I saw Iron Maiden last night with my brother. A few years back, we went to see a band called Marah, who also had two brothers, and decided on the back of this to form a band. The gig was in Nottingham, and we lived an hour or so away. By the time we’d gotten home, my brother had looked at vans on the internet, and the band had split up on the grounds of us having no musical talent at all. However, the reason for all this talk of siblings and music is the fact that Withering Scorn is the reunion of the Drovers. Drummer Shaun and guitarist Glen are back together – and given that they have brought Fates Warning’s Bass player Joe DiBiase and ex-Firewind man Henning Basse to sing, there’s plenty to anticipate. And as “Prophets of Demise” unfolds, there’s much to get excited about.
“Prophets of Demise” – the track itself rather than the album – presents a big epic metal sound, reminiscent of the muscular style not far off Symphony X’s old ballpark. The guitar work from Glen Drover is sensational, showcasing his immense talent throughout the album. The groove of “The Vision” leans more towards the power metal style associated with Henning Basse. “Pick Up The Pieces” is a change of pace, reminiscent of Judas Priest’s iconic “Painkiller” era, with its relentless heaviness.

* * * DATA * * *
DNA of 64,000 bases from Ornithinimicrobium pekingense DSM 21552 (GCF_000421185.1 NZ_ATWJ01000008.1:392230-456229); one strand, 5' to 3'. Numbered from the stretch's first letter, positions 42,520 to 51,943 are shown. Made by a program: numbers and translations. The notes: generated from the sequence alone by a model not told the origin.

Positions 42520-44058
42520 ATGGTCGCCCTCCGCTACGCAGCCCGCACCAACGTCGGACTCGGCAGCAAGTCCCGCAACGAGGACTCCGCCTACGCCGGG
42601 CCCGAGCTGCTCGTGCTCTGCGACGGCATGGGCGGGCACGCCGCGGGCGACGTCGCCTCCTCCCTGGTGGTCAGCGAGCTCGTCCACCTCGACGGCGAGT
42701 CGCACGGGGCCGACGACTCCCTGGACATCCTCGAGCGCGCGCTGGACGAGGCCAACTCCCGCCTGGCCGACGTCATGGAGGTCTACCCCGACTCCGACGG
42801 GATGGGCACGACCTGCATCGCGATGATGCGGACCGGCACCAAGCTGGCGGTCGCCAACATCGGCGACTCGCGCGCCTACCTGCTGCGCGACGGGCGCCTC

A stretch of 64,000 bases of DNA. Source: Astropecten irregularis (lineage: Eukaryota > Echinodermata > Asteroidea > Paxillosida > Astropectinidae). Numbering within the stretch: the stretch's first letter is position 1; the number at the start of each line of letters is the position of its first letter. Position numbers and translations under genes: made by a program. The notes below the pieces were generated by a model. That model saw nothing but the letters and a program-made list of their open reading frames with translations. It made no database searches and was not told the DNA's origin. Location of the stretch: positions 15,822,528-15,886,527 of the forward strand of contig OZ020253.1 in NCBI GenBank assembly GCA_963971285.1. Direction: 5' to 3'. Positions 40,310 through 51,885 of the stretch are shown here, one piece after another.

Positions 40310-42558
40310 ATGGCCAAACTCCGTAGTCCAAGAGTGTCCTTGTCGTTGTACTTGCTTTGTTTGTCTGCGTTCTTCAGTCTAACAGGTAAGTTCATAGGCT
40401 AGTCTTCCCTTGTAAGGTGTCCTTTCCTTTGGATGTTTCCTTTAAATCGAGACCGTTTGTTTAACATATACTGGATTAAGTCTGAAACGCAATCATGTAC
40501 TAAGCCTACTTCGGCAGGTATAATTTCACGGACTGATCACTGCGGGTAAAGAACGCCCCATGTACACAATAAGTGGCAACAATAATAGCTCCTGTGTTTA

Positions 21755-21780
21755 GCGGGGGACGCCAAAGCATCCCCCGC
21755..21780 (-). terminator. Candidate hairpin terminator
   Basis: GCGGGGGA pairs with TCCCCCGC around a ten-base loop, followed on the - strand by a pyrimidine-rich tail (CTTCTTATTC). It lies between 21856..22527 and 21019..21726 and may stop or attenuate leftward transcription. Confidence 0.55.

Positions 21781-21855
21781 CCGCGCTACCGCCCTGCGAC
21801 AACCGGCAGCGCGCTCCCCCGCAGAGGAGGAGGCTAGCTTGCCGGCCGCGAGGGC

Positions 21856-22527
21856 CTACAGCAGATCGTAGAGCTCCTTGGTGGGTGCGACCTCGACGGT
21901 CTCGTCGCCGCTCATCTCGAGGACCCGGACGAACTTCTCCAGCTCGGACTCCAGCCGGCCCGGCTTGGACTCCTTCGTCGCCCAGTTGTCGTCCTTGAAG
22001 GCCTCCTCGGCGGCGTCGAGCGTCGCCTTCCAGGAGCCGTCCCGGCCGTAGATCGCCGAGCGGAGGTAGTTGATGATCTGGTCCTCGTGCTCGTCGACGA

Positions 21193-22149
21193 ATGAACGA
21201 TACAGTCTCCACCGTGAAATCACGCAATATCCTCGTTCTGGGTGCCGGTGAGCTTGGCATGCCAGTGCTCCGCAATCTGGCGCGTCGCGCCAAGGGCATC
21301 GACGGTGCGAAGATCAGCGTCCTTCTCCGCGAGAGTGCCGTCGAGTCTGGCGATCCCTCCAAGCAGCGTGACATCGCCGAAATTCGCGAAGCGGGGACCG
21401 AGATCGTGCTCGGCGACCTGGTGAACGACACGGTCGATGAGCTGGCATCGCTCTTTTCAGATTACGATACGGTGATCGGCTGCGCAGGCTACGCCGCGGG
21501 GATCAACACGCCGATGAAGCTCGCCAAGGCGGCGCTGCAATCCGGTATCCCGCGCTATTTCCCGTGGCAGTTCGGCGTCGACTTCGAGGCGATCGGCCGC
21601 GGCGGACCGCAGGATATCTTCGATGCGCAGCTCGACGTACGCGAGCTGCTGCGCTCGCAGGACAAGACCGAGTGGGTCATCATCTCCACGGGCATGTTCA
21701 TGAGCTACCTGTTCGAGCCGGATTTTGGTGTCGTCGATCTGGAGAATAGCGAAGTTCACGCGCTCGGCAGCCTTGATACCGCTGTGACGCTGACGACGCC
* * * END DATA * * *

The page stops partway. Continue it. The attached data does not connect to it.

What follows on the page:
Only eight songs – they obviously were only interested in quality and not filler – but my goodness, its a cracker. “Ancient Desire” takes on an epic journey, blending captivating soundscapes with chugging metal riffs. “Dark Reflection” features hints of the Megadeth influence that the Drover brothers are known for, complemented by harsh, modern almost metalcore vocals. In “Dethroned,” all the elements come together perfectly.
“Never Again” showcases the record’s riff-driven nature, accompanied by a fist-pumping chorus that begs for audience participation. If given the chance, Basse’s powerful vocals would surely demand a “Scream For Me!” response. “Eternal Screams” brings us full circle, effortlessly embracing an epic atmosphere that resonates with the listener.
Yes, the quartet is deeply rooted in metal, but “Prophets of Demise” surpasses expectations in its remarkable execution. It’s evident that the band poured their hearts and souls into the creation of this record. As Shaun Drover said, “We hope you like the record as much as we did creating it.” This album embodies the essence of four passionate musicians doing what my brother and I wanted to do all those years back: making records just because. The difference is, Withering Scorn possesses the skill and talent to pull it off.